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Cambodian Conservation Hero Honored

[Above: Mr. Ouch Leng, conservation hero. Photo: Goldman Environmental Prize.]


Say the word “Angkor” and one of the first images to come to mind is a magnificent stone temple lost in the jungle, nearly encased by the roots of Banyon trees. The temple is Ta Prohm. It was left in this evocative state with trees rooted in its stones to show how the Cambodian forest sheltered the temples after they were nearly abandoned.

Today the gravest problem facing those temples and Cambodia itself is the systematic destruction of the forests and jungle of the country. That’s a big threat to the tourism industry. It is impossible to imagine Cambodia attracting tourists after it has destroyed the jungles and countryside.

The smoky burning wood & and ploughing tractors
Cambodia’s Economic Land Concessions — long-term leases for agriculture like this cassava plantation — help to cover up illegal logging. Photo: Goldman Environmental Prize.

Ouch Leng, a Cambodian human rights activist, is one of the six winners of the prestigious Goldman Prize for environmental achievement this year because he is trying to stop this deforestation. It is a nearly impossible goal.

The government of Cambodia, its military and police are promoting the cutting of timber as an “economic” development policy. In fact, it is an environmental disaster. Cambodia’s forests are among the ten most severely threatened in the world. That means the destruction of the equatorial nation’s fabulous wildlife. The destruction of the indigenous forest people who have lived in and cared for the forests for centuries.

Leng told me he knows he is up against the stiffest odds.

“My job is not so easy – it is very dangerous. I take risks and go undercover into jungle to report how the government and private companies are illegally cutting down all the trees.”

Mr. Leng Ouch
Under international pressure stemming from Leng Ouch’s work, Cambodia has canceled 23 land concessions, including two inside Virachey National Park. Photo: Goldman Environmental Prize.

His closest colleague – Chut Wutty – was murdered four years ago while he was investigating illegal logging. His death alerted the world that Cambodia was a very dangerous place for people like Leng who are guardians of the forests. Leng has also been threatened.

The choice is stark. Billions of dollars for the Cambodian businesses and government officials involved in the timber trade? Or the salvation of the remaining forests and the very heart of Cambodia?

Tourism, which has become one of Cambodia’s top industries, is directly threatened. Without those forests, the country becomes dry. Desertification begins. The rivers, lakes, rice paddies shrivel. Many tourists will go elsewhere.

Leng is one of the clear-sighted Cambodians who saw this catastrophe in the making. He created the Cambodian Human Rights Task Force to protect the forests as a human right. The Cambodian people cannot exist as they have for centuries without those forests.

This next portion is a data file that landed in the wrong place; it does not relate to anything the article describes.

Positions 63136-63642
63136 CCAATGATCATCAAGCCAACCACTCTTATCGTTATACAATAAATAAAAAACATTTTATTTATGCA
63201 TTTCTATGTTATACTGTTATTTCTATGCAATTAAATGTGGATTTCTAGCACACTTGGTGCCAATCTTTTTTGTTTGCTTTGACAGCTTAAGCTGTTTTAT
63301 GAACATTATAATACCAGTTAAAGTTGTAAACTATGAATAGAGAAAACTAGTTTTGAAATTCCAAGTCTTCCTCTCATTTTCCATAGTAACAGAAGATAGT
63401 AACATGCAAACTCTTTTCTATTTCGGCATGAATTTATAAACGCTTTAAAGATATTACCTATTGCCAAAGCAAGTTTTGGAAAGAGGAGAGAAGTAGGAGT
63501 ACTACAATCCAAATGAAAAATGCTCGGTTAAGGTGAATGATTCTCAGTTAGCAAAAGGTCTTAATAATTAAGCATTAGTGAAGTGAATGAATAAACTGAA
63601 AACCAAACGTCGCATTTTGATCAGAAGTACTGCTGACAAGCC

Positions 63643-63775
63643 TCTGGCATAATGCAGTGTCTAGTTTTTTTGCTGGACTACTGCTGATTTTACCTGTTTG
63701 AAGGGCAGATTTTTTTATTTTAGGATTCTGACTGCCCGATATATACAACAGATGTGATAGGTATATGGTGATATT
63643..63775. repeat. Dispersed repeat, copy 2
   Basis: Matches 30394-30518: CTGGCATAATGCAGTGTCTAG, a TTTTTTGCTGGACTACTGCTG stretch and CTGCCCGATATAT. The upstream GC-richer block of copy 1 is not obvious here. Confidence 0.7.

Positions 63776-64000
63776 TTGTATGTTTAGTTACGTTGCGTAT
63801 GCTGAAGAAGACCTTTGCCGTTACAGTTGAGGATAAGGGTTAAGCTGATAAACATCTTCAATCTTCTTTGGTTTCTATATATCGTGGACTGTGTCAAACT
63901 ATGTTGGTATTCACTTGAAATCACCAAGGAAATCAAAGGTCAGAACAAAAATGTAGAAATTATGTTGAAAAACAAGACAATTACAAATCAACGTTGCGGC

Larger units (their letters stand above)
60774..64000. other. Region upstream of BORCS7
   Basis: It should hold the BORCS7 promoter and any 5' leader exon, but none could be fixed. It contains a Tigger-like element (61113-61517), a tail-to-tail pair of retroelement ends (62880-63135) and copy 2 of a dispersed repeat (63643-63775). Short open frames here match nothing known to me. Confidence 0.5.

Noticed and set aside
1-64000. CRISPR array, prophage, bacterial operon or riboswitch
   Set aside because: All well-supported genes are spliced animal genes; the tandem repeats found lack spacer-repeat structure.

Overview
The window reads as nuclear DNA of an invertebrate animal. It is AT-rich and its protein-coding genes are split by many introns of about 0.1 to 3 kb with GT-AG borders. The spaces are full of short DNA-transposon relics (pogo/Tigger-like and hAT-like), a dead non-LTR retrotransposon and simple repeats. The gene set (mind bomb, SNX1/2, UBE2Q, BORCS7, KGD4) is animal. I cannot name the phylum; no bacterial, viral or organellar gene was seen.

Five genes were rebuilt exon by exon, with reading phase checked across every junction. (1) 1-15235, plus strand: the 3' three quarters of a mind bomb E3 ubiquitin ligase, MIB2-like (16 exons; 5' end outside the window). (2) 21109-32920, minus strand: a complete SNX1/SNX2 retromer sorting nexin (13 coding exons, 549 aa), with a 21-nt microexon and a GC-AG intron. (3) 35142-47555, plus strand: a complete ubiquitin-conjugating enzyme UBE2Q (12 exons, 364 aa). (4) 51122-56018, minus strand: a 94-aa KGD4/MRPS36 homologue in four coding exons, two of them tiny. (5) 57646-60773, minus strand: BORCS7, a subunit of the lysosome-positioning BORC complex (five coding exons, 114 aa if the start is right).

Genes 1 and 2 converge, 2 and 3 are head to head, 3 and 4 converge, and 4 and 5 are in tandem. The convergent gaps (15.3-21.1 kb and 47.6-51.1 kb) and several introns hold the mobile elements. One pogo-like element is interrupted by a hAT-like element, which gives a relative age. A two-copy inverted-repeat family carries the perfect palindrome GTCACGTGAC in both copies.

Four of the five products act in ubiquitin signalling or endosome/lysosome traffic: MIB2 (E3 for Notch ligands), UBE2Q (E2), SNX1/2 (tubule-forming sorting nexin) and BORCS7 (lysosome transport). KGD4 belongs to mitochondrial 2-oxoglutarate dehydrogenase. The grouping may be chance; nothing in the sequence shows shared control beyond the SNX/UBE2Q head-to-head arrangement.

His biggest obstacle? “The government officials and military and police,” he said. In other words, the entire establishment of this authoritarian regime.

The government gives licenses to businesses for logging forests over the protests of activists like Leng. The licenses cover land held by villages and farmers or land considered to be held in common. That doesn’t stop the government from ordering everyone out of their homes. The forests are cleared. The wildlife disappears. And the government then allows other big businesses to create huge plantations of palm oil or rubber trees. The locals are impoverished, and so is the country.

Often even that isn’t enough for greedy businesses. They go into national forests and cut down more trees. Local people try to call in the forest rangers or police, but the authorities do nothing. They have been paid to keep quiet.

“I have to keep trying to save the forests,” said Leng. “To appeal to the government stop licensing more logging inside Cambodia. To stop the industrial planting.”

His chief weapon are his reports. He goes undercover and investigates how much logging is being done, what forests are being cut down, and who is profiting.

Those well-researched reports are then released publicly. They are explosive. Leng’s research has helped raise the issue across the country. He works closely with other Cambodian activists who help shield and protect each other from intimidation by the government.

The Goldman Prize of $175,000 will be a big help, he said.

“We don’t have the money we need – we don’t have a real office structure or staff,” he told me. “The Goldman Prize will help us reach donors and help us send out our message. We hope the international community will appeal to the government, will help us convince the government to stop the logging.”

There are a number of ways to help Leng pressure the Cambodian government.

“We also want the international community to help convince the government to reform the legal framework protecting the forest,” he said. “Then the government has to enforce the law, not just on paper.”

Leng has found more than enough evidence of government involvement in this deforestation. He has found evidence of the billions of dollars being made at the expense of the country. That is not in doubt.

Soon the degradation of the land and climate change will reveal the extent of the catastrophe caused by logging. It will be devastating.

But in the meantime, tourists can have a say in this.

Nearly five million tourists visit Cambodia every year. What if they registered their complaints and told the government they wanted to see more forests, more wildlife, more of Cambodia’s famous jungles?

Ouch Leng needs all the help he can get in this nearly impossible crusade.


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